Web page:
Colli has also won the Salzburg International Mozart Competition (last year). He studies with Boris Petrushansky at Imola and Konstantin Bogino at Bergamo. Apparently he is "fascinated by the complex equations of quantum mechanics".

I'd take an educated guess, though, that it was a fairly close-run matter between Colli and the Swiss pianist Louis Schwizgebel, who played first on Friday evening. Of all the performances I've listened to so far, it is Schwizgebel's Haydn C major Sonata that has really stayed aboard.

Our doughty commentator Erica Worth, editor of Pianist Magazine, has just phoned us to report that she was very happy with the result. "The two top prizes went, I think, to the most interesting musicians, the ones who had the most personality and the most to say," she declares. "Personally I would have given first prize to Louis Schwizgebel and second to Colli, but I'm so glad they both came through at the top."

Third prize went to Jiayan Sun (China), fourth to Andrejs Osokins (Latvia), fifth to Andrew Tyson (USA) and sixth to Jayson Gillham (Australia). A special prize voted by the players of the Halle Orchestra and presented in memory of Terence Judd went to Andrew Tyson.

You can catch both final concerts and a selection of semi-final performances on BBC iPlayer (radio) this week. Today at 2pm there's a gala concert to be broadcast by Radio 3 involving all six finalists. And from 21 September the TV finally wakes up: BBC4 has a series of six hour-long programmes on successive Friday evenings devoted to the competition (though as we now know the results it seems a bit late to the party).

Bravo, then, Federico Colli. Keep wearing that cravat.

Here's a write-up from The Arts Desk. [UPDATE] Here are some more details about the prizes and their winners, from Pianist Magazine.

And here's Federico in the final of the Mozart Competition in Salzburg 2011:



Meanwhile, Louis has already had a Wigmore Hall debut. He seems to have dropped half his surname since then. It turns out that his father is a maker of animated films. Here's Louis himself, very animated indeed in a spot of Moszkowski.



Saturday, September 15, 2012

Leeds Piano Competition Finals 1: the story so far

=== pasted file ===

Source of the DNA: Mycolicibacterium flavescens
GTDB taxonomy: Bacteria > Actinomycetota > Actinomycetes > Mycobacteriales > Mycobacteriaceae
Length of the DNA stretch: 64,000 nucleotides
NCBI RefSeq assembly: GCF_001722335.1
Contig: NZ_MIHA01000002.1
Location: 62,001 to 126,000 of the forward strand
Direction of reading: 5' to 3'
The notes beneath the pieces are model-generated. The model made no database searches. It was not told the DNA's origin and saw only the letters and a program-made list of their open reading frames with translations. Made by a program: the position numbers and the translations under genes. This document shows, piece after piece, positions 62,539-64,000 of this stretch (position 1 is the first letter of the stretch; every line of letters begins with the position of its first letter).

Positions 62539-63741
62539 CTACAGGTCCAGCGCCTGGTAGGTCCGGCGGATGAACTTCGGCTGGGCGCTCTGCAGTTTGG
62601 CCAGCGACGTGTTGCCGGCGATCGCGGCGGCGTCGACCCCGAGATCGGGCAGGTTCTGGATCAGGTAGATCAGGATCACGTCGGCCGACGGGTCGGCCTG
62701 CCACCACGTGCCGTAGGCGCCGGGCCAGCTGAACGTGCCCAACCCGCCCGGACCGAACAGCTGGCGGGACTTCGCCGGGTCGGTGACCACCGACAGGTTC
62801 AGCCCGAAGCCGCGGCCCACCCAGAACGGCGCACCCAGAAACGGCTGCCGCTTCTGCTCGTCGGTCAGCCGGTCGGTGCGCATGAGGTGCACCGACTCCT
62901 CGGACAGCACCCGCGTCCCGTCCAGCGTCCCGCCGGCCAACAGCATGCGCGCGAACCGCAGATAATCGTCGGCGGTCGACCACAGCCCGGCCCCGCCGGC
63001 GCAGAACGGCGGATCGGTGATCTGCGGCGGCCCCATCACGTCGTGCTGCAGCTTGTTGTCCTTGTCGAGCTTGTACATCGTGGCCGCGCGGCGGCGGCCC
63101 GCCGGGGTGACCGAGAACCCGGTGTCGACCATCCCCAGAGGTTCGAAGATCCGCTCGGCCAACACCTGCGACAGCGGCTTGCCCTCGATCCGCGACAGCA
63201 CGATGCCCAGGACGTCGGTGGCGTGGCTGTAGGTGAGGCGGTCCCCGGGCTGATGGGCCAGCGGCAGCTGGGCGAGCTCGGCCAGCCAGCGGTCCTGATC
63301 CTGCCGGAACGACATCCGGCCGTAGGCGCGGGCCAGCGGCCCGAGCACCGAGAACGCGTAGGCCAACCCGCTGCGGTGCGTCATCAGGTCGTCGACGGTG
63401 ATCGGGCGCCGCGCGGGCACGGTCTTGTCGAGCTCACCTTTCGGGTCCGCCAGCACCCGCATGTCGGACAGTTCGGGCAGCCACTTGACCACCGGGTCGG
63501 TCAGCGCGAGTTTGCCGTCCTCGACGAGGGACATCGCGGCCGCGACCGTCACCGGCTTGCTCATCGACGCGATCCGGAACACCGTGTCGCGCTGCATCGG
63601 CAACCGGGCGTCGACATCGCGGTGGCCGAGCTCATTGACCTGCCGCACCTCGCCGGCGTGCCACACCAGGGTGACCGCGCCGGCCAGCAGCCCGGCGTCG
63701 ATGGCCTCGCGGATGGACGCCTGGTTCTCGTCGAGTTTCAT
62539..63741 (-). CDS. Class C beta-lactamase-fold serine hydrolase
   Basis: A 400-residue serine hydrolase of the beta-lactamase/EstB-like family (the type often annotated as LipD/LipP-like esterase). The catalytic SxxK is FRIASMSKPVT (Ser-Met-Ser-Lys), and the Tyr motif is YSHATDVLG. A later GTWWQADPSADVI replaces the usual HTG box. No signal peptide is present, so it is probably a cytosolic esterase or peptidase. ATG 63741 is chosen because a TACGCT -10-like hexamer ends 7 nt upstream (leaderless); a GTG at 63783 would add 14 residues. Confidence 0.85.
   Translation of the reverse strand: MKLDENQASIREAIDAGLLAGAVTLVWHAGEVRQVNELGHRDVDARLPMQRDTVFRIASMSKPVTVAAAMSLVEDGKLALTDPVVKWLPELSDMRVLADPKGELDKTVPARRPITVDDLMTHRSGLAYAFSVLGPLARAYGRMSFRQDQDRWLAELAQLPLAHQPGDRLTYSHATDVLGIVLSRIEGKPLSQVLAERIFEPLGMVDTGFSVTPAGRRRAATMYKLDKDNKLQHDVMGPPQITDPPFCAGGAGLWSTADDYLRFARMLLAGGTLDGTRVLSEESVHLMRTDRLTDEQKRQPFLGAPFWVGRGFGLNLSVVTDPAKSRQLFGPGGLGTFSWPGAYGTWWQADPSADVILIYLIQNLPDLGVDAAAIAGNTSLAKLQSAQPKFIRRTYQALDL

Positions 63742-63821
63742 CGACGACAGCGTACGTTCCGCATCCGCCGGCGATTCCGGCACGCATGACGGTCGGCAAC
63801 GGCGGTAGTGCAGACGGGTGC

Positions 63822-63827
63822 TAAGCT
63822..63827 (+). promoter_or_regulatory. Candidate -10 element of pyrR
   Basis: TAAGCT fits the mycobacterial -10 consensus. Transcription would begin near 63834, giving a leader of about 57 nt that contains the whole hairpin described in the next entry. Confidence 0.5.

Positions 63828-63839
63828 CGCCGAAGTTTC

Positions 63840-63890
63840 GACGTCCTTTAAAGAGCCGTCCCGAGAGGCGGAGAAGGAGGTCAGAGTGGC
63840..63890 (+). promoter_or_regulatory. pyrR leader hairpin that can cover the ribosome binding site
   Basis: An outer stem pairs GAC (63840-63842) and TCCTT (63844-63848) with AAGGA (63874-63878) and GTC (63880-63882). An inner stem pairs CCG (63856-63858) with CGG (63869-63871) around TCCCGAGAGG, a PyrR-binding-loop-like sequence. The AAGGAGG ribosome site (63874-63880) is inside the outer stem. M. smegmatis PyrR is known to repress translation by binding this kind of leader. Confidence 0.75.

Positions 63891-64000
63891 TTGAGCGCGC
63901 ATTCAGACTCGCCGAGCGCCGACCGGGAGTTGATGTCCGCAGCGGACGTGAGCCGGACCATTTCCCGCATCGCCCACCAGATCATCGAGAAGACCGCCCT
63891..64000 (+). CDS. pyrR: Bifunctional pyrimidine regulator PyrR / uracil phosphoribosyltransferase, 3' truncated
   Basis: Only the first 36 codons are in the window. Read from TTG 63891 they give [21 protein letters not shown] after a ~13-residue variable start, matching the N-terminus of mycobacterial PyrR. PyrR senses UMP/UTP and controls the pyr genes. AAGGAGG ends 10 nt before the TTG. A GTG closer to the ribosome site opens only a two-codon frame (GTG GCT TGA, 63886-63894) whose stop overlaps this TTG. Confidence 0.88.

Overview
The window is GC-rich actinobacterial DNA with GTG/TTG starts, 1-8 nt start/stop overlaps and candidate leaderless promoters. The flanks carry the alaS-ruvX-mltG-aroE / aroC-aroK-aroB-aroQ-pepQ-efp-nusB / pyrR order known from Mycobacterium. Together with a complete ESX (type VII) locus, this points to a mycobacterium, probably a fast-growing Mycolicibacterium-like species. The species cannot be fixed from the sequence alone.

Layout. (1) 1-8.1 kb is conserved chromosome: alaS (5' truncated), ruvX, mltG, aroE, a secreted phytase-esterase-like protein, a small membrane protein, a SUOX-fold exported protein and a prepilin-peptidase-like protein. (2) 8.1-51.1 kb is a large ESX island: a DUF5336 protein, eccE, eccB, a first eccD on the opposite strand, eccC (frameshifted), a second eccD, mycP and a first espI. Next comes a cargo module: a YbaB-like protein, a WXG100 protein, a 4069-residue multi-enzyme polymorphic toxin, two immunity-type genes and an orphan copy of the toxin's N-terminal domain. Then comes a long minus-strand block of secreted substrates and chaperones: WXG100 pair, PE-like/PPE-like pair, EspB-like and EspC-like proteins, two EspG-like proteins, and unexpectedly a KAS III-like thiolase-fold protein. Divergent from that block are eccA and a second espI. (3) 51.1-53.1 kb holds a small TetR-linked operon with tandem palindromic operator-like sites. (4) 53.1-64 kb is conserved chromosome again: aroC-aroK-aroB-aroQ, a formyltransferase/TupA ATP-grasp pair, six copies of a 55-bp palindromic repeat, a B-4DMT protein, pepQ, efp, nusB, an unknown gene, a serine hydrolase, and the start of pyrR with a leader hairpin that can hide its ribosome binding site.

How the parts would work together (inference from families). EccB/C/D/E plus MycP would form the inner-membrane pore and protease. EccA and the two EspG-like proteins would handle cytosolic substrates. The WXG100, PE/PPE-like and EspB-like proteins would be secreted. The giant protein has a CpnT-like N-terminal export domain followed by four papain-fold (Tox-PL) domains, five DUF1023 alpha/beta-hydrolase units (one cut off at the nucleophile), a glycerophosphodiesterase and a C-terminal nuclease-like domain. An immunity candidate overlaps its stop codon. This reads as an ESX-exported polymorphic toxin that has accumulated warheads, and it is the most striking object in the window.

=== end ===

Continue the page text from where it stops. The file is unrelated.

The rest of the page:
The lovely editor of Pianist Magazine, Erica Worth, is on location at the finals of the Leeds International Piano Competition. JD got her on the phone and asked what she thought of the first three finalists, who played their concerti last night. The second three - and the results - will follow tonight, and we'll hopefully get Erica's feedback for that as well, so stay tuned.

"The standard generally is astronomical," Erica says. "In my view, it's way higher than it was three years ago. Every pianist we've heard so far is a fully fledged musician - and any of them we'd happily buy a ticket to hear in a concert hall.

"I was deeply moved by the performance of the Beethoven Piano Concerto No.4, by Louis Schwizgebel [Switzerland] (left) - a beautiful, sensitive account, very elegant - really someone to watch. Jiayan Sun [China] (left, below) in Prokofiev's Second Concerto was technically very impressive, even if I wanted a bit more from it in terms of sheer hair-raising scariness. Jayson Gillham [Australia] (right, above) in the Beethoven 'Emperor' Concerto seemed the least nervous and most at ease at the piano, sovreign in many ways, though in places the interpretation seemed a little too light and Mozartian for the piece."

Listen out for the final part 2 and the announcement of the prizes on BBC Radio 3 tonight. I'm still cross it's not live on TV, but will try to catch up with what there is on the iPlayer.